By Catherine Jurca
Anti-preservation groups Let Laguna Live and Liberate Laguna have a new friend— Laguna Neighbors—which represents an evolution in local opposition to historic preservation. A Let Laguna Live email identifies Daniel Rosenthal as Laguna Neighbors’ founder. “Fanatic preservationists” as Rosenthal writes in a March 12 column, are ruining our town, not by violating individual property rights but by “hurting Laguna families.”
This is a forceful statement. No one wants to hurt families in or out of Laguna. But Rosenthal misleads and misstates facts. As a member of the Heritage Committee, a body that should help property owners avoid adversely impacting historic resources, Rosenthal, along with his platform, exemplifies how Laguna fails both families and historic properties.
Laguna Neighbors was born out of a lawsuit filed against the City for unlawfully exempting from environmental (CEQA) review a project involving a designated historic resource at 369 Hawthorne. Rosenthal believes it is wrong to enforce CEQA mandates because the property owners are a family with long ties to Laguna. But he believes it is always wrong to enforce CEQA for historic resources, because he wants preservation to be voluntary.
The Laguna Beach Historic Preservation Coalition joined this lawsuit for one reason: even if we prevail in our litigation against the City’s changes to its historic preservation program, it won’t matter, if the City continues to ignore CEQA for individual projects. The effect will be significant loss of Laguna’s historic fabric.
Rosenthal doesn’t understand that city approval of a project is no guarantee it complies with CEQA; thus most of his column simply points out that various city decision-makers thought the project was just fine. But it wasn’t fine.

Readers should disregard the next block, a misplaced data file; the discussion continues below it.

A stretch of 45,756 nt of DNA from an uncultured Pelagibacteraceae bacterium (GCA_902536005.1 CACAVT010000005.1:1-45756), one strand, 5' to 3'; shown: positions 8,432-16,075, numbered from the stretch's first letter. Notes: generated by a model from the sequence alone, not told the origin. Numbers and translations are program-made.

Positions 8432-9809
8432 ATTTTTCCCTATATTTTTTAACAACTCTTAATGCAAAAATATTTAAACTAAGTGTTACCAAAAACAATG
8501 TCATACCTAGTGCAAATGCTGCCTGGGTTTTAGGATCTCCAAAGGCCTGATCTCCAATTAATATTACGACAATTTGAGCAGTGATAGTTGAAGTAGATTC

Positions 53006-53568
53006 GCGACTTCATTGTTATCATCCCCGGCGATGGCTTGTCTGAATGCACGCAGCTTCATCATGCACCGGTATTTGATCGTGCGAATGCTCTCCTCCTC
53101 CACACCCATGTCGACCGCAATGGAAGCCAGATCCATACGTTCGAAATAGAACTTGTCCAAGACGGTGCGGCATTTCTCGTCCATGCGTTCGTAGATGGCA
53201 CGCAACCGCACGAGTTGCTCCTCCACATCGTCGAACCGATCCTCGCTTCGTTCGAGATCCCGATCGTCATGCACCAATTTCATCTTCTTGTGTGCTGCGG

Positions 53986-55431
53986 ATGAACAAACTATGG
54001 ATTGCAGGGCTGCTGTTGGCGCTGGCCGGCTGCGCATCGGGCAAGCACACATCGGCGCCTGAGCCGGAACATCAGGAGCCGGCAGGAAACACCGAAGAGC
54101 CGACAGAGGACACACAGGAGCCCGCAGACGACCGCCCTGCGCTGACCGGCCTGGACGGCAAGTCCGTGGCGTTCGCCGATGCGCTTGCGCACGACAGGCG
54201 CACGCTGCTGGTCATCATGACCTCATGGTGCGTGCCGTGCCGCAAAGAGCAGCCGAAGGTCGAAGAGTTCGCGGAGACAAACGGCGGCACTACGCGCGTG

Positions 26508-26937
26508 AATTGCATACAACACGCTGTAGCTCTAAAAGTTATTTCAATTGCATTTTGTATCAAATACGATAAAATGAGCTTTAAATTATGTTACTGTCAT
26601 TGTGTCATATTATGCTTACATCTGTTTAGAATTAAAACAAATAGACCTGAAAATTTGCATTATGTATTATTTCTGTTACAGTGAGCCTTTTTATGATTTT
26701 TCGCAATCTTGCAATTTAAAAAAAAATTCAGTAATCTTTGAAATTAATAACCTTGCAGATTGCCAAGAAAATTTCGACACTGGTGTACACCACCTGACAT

The owners’ historic preservation consultant found that the project did not comply with the Secretary of the Interior’s standards. “Based on that report,” Rosenthal states, “the Kirbys changed their plans to make them compliant.” Except the new plans were not compliant. The consultant’s major recommendations could not have been clearer: do not demolish the one-story extension; the addition “should not wrap around the existing house” (“Historic Impacts Memo,” August 17, 2018, p. 11). These and other recommendations were ignored. Another qualified preservation professional reviewed the revised project and concluded that it failed to conform with the Secretary of Interior’s standards and would adversely impact the historic resource. These expert opinions trigger CEQA review.
The problem is not simply that staff and officials ignored objections raised at multiple hearings, but that even with such flagrant rejection of expert opinion, the responsibility for raising them fell to the public.
Residents should insist the City follow the law. Instead, the City of Laguna Beach insists on an indemnity clause holding property owners responsible for legal fees in the event of a CEQA lawsuit. Even though the suit was filed against the City, not the Kirbys (a distinction lost on Rosenthal), the City has made the Kirbys responsible for its bills, thus shouldering none of the risk for its CEQA violations.
Finally, the Laguna Neighbors website discloses confidential settlement discussion between the Kirbys’ attorney Larry Nokes and the petitioners’ attorney. This is highly improper and counter-productive. We respect confidentiality and will only respond that we reject and are confounded by the mischaracterization of the settlement discussion with Nokes. We must wonder what he told the Kirbys.
The Kirbys’ case is being used not only to wage but to raise money for yet another preservation war in local media, according to Laguna Neighbors’ fundraising page. Laguna’s historic preservation process can and must be repaired. Rosenthal and Nokes cannot lead that effort.
Catherine is a professor of English at California Institute of Technology and a spokesperson for the Laguna Beach Historic Preservation Coalition.
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